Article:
- U.S. soft futures were mixed on Thursday, with coffee prices re-approaching the highest level since February 2012 amid ongoing concerns over a disruption to supplies from Brazil, the world''s largest producer and exporter of Arabica coffee.

On the ICE Futures U.S. Exchange, Arabica coffee for May delivery rose to a session high of $2.0665 a pound, before trimming gains to last trade at $2.0600 a pound during U.S. morning hours, up 0.9%, or 1.8 cents.

Arabica prices rallied to $2.0975 a pound on Wednesday, the most since February 14, 2012, before coming off the highs to settle at $2.0530 a pound, down 0.17%.

Coffee prices have been well-supported in recent months as drought conditions in key coffee-growing regions in Brazil was expected to curb output.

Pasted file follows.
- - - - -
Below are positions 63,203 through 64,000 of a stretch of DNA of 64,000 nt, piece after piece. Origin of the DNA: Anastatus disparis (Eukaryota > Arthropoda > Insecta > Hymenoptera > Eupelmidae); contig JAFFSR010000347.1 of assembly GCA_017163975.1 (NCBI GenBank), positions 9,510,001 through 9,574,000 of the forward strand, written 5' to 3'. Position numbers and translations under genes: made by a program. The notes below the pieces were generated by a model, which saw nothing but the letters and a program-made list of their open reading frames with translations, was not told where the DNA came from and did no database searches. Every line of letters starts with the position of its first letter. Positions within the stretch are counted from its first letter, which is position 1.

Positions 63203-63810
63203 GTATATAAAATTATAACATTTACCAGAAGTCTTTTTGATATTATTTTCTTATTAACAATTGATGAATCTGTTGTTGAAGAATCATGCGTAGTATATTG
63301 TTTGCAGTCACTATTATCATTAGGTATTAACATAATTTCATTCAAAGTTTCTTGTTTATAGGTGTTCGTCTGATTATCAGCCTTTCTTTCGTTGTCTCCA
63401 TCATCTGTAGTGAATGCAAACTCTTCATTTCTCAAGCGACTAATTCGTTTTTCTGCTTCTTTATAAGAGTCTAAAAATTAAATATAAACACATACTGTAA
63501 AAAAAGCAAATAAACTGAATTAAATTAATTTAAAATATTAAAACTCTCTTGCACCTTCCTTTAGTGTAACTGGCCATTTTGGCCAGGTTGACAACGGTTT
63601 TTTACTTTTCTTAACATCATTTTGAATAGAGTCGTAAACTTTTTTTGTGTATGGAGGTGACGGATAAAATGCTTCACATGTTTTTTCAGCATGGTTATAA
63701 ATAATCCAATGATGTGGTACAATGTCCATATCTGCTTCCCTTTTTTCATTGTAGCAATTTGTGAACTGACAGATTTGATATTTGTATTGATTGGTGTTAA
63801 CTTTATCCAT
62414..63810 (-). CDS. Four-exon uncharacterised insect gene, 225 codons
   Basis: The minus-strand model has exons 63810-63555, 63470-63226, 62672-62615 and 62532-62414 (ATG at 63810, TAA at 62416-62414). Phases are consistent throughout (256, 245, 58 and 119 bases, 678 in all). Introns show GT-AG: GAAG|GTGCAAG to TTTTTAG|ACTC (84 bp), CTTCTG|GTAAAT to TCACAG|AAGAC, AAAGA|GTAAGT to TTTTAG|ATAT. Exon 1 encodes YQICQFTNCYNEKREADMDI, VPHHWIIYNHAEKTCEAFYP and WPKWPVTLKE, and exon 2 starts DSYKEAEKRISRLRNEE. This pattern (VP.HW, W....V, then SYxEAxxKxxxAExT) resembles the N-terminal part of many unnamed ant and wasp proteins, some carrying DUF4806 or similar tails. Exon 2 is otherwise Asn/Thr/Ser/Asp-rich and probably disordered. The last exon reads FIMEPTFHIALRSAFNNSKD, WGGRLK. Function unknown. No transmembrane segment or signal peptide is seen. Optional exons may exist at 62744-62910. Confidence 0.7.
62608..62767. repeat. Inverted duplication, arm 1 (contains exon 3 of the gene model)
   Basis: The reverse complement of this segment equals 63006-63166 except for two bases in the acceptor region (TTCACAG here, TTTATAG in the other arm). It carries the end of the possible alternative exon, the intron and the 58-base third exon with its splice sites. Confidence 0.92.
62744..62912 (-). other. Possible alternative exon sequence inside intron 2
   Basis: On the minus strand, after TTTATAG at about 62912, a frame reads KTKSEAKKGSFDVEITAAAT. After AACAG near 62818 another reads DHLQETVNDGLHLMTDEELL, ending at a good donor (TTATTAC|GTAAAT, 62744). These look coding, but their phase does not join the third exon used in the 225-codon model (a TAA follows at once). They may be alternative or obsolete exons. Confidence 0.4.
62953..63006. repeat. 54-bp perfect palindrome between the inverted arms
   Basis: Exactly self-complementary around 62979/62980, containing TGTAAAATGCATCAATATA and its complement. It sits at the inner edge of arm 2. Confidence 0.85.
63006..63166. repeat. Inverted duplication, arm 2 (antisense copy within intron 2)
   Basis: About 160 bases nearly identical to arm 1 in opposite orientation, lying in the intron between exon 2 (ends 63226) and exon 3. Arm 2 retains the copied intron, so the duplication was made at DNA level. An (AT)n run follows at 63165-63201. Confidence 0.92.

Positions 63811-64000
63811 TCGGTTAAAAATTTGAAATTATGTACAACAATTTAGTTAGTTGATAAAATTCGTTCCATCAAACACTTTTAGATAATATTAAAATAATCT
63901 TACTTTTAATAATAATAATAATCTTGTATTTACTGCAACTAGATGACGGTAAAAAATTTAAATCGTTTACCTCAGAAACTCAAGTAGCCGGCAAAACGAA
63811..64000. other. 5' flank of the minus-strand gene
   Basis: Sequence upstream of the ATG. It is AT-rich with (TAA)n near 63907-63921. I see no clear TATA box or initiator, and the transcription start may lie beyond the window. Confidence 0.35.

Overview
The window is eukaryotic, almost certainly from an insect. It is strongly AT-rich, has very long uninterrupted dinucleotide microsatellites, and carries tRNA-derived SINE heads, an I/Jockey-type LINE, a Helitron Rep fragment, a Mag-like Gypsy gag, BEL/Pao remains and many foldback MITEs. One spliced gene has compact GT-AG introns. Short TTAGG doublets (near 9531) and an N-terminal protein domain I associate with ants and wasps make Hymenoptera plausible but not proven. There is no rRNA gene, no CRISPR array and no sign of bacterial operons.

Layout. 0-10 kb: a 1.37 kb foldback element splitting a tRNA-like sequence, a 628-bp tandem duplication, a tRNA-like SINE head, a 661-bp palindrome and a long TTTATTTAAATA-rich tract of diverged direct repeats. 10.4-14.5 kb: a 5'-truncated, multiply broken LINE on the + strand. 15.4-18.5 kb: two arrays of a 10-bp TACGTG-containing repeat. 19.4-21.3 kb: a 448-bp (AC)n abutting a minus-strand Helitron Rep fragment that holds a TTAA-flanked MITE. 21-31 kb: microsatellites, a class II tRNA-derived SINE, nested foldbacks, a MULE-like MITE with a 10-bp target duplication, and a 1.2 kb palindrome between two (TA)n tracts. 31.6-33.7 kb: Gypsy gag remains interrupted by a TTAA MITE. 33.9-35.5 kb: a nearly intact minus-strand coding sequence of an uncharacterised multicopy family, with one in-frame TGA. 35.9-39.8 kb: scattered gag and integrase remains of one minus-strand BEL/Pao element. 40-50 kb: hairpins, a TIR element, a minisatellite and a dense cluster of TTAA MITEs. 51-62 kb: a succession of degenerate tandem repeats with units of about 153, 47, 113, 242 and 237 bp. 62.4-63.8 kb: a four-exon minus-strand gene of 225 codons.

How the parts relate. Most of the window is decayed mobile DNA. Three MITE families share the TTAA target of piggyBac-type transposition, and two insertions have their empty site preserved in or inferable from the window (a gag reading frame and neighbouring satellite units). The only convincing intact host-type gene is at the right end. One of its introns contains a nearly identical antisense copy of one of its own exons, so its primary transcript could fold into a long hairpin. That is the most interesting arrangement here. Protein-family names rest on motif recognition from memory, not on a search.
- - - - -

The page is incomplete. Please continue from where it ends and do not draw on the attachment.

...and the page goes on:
Meanwhile, sugar futures for May delivery fell to a daily low of $0.1751 a pound, the weakest level since March 10, before recovering to trade at $0.1763 a pound, down 0.05%.

The May sugar contract lost 2% on Wednesday to settle at $0.1767 a pound.

Sugar rallied to a four-month high of $0.1846 a pound on March 6, amid speculation dry weather in Brazil will cut this year’s cane crop.

Brazil is the world''s largest sugar producer and exporter, with the U.S. Department of Agriculture estimating the nation accounts for nearly 20% of global production and 39% of global sugar exports.

Elsewhere, cotton futures for May delivery rose 0.8% to trade at $0.9292 a pound, the highest since March 7, as concerns over crop conditions in the U.S. lifted prices.

The May cotton contract inched up 0.6% on Wednesday to settle at $0.9220 a pound.

Cotton hit a seven-month peak of $0.9335 a pound on March 7, amid concerns freezing temperatures in key cotton-growing states in the U.S. will curb output and damage the quality of the harvest.

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